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Modified retrospective approach

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Applying the modified retrospective approach, an entity should achieve the closest possible outcome to the retrospective application using reasonable and supportable information without undue cost or effort. An entity should maximise the use of information required for the retrospective application, and it is permitted to use each modification only if there is no reasonable and supportable information available, without undue cost or effort, to apply a retrospective approach.

Applying the modified retrospective approach, the simplifications listed below are available; an entity should use simplifications only where it does not have reasonable and supportable information, without undue cost or effort, as required by the full retrospective approach:

  1. assessments at the date of initial recognition of groups of insurance
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Aggregation disaggregation and materiality

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Aggregation disaggregation and materiality are cornerstones of financial reporting using IFRS. Here is a summary of the financial reporting items that include (mostly) disclosure requirements that relate to these cornerstones. See also Aggregation for an overview of general financial reporting rules in that respect. Aggregation disaggregation and materiality

Fair value measurement

Present additional line items (including by disaggregating the line items listed in IAS 1 54), headings and subtotals in the statement of financial position when such presentation is relevant to an understanding of the entity’s financial position. This may require additional line items when the size, nature or function of an item or aggregation of similar items is such that separate presentation is relevant to Read more

Accounting Policies to First IFRS Financial statements

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Accounting Policies to First IFRS Financial statements – An entity must use the same accounting policies in its opening IFRS statement of financial position and throughout all periods presented in its first IFRS financial statements. Those accounting policies must comply with each IFRSs effective at the end of its first IFRS reporting period, unless there is a mandatory exception to retrospective application or an optional exemption from the requirements of IFRSs.

[IFRS 1, paras 7 – 9]Accounting Policies to First IFRS Financial statements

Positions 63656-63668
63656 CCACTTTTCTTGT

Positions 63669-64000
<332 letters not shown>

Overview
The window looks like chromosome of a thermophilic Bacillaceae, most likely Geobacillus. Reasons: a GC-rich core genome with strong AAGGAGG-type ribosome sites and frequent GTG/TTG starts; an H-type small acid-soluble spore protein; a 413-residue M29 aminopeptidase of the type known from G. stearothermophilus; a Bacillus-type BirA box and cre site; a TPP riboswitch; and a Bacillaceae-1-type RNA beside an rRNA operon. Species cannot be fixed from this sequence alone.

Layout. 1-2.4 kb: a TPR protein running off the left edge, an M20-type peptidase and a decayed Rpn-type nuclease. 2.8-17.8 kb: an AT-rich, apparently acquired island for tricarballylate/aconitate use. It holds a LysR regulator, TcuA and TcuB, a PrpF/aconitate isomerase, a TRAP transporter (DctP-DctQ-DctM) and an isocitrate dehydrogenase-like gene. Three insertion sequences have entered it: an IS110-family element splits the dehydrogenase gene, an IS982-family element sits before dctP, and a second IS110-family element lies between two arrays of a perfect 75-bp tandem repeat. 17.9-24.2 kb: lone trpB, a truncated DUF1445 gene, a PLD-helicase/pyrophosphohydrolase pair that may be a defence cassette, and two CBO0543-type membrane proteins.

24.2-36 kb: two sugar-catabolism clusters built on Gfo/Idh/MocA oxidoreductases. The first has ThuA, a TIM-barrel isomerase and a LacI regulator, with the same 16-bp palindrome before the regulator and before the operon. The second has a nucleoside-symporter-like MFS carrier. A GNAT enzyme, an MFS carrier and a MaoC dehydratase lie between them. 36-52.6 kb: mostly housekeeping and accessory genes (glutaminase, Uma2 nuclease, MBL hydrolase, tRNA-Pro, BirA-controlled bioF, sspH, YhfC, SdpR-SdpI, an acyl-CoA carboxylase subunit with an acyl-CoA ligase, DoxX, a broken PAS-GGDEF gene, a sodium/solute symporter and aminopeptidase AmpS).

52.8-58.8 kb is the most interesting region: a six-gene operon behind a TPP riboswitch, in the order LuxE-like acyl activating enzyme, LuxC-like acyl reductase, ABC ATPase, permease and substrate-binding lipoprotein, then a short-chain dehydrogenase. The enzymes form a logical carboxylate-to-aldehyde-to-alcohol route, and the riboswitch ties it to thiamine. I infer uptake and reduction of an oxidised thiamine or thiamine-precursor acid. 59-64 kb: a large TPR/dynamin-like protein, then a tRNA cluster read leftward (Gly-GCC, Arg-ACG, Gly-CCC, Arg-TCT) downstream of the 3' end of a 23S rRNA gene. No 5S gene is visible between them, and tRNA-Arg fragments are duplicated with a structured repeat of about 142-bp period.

Note that:

  • An entity may apply a new IFRS that is not yet mandatory if that IFRSs permits early application.
  • The transitional provisions in IFRSs do not apply to a first-time adopter’s transition to IFRSs.

Mandatory Exceptions to Retrospective Application Read more

Main FS Statements Insurance contracts

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Main FS Statements Insurance contracts – These examples of the main Financial Statements statements demonstrate the requirements in respect of presentation and disclosure according to IFRS 17 Insurance contracts. They also includeMain FS Statements Insurance contracts the requirements (introduced or amended) in respect of presentation and disclosure according to IFRS 9 Financial instruments and IFRS 7 Financial instruments: Disclosures.

It is prepared for illustrative purposes only and should be used in conjunction with the relevant financial reporting standards and any other reporting pronouncements and legislation applicable in specific jurisdictions. Main FS Statements Insurance contracts

 

Presentation of insurance service result Main FS Statements Insurance contracts

 

IFRS 17 83,
85,
B120 – B127

Clarifications:

Insurance revenue reflects the consideration to

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Sensitivity analysis to market risk

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Sensitivity analysis to market risk – Companies are required to report both qualitatively and quantitatively on their risk management strategies and the internal metrics they use for the calculation and management of risk arising from financial instruments.

IFRS 7 breaks down the risk arising from financial instruments into three broad categories: market risk, credit risk and liquidity risk.

Market risk is the risk that changes in market prices, such as foreign exchange rates, interest rates and equity prices will affect the company’s income or the value of its financial instruments. Example disclosures are as follows: